With a wave of its hand, Waze adds voice-control features to traffic app

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Like a lot of app makers, the folks behind Waze are itching to add support for Siri to their iPhone and iPad app. But with Apple not yet providing such access, the developers decided to take matters into their own hands.

Wave your hand in front of your iPhone when it’s running Waze, and the phone’s proximity sensor will activate voice command features.

The latest update to Waze, rolled out to the App Store Thursday, introduces a voice-command feature to the crowd-sourced traffic and navigation app. Version 3.1 of Waze takes advantage of the proximity sensor in the iPhone—the sensor that normally detects when your face is close to the iPhone’s screen during phone calls—to let you report traffic incidents or calculate routes using your voice.

That’s a critical addition to Waze, an app that’s generally in use when people are driving. Waze turns to its users to provide traffic data on accidents, construction, and other delays; the app provides game-like incentives to encourage users to share that data. Interacting with the app is easy enough if you’ve got a passenger in the car to man the touch controls, but for solo drivers, any tap can be an unwanted distraction, particularly as more states insist upon hands-free operation of phones when driving. Thus, Waze had a lot of incentive to come up with a workaround for adding some measure of voice control.

“Siri is great, but it’s not open to developers,” said Michal Habdank-Kolaczkowski, Waze’s director of communications. “And there’s no insight [from Apple] as to when it will be. We got a little impatient because a lot of our features are interactive.”

Waze turned to the OpenEars open-source library for adding speech recognition to its app, tying that feature in with the proximity sensor in the iPhone. Wave your hand in front of your phone when Waze is running, and it activates the voice-control features. You’ll be prompted to speak commands without having to tap your phone’s screen.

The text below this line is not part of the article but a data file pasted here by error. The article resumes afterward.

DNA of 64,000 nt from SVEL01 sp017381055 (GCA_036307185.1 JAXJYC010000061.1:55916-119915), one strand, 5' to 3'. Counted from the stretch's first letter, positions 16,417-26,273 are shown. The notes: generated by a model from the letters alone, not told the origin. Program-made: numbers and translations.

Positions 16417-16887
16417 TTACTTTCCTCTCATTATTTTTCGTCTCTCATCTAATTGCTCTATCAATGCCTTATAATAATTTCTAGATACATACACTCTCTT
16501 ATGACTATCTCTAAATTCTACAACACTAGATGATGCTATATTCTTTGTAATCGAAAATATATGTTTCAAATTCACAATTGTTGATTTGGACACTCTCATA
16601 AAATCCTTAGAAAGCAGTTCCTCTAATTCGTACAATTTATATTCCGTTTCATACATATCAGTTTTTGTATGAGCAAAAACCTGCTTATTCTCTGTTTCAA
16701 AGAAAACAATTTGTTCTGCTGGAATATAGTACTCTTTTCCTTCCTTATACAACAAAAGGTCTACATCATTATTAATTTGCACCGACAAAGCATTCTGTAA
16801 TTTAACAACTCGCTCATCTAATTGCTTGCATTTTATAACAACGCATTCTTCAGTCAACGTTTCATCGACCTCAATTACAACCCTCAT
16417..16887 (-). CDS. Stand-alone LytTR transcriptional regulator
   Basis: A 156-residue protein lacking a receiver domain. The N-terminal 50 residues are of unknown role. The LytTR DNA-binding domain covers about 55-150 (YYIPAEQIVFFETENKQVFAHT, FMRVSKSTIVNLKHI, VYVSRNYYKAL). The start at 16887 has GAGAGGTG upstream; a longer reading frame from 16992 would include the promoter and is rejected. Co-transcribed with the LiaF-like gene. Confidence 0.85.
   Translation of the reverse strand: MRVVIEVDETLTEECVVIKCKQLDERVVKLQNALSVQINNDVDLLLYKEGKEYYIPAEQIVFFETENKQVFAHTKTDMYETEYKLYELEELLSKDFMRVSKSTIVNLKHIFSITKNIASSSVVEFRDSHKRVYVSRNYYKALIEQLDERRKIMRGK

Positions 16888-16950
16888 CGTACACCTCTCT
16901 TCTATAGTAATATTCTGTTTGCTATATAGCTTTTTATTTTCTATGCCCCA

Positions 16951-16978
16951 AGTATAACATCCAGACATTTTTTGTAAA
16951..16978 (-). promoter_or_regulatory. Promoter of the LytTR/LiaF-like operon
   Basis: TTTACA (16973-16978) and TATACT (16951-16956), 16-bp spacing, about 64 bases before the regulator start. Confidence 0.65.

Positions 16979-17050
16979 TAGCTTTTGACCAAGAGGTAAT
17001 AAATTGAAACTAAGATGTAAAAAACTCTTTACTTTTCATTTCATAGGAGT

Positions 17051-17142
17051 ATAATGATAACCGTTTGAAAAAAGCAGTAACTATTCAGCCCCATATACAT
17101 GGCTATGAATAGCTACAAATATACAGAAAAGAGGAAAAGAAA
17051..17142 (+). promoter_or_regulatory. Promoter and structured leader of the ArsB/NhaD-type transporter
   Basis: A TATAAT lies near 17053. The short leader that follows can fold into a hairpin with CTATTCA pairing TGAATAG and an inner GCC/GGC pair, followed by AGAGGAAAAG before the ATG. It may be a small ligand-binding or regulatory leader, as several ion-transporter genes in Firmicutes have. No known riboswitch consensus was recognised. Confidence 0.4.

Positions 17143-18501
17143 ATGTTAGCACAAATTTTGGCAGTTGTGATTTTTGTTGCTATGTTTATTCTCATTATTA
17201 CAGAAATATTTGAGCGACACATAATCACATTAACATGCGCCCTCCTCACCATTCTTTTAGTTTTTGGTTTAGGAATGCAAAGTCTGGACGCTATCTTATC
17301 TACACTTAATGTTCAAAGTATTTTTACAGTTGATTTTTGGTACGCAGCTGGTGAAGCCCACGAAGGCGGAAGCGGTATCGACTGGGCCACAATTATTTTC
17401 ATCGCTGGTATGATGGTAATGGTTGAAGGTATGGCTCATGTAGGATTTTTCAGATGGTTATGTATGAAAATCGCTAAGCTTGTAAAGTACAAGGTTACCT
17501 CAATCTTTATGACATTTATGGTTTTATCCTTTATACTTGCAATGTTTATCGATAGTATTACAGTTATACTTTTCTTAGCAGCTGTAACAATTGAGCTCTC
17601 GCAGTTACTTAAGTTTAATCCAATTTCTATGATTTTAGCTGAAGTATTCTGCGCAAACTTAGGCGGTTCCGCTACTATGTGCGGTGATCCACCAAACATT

Those commands include the ability to report traffic. The app recognizes descriptions of heavy, moderate, and standstill traffic. You can also tell the app to calculate your route using Home or Work as bookmarks. Waze plans to evaluate how that feature performs, with an eye toward adding future location bookmarks down the road, according to Habdank-Kolaczkowski.

Because it relies on the proximity sensor, the voice-command features in Waze 3.1 aren’t available to iPod touch and iPad users. However, they will work with any iPhone model since the 3G—at this time, Siri voice-control features are limited to the iPhone 4S.

The new version of Waze introduces several other features. Users can now let other people know where they are on their trip as well as an expected arrival time. The update includes a redesigned navigation list offering text-based instructions for a route. Waze 3.1 also improves Bluetooth support and includes several unspecified bug fixes.

The app is a free download from the App Store.

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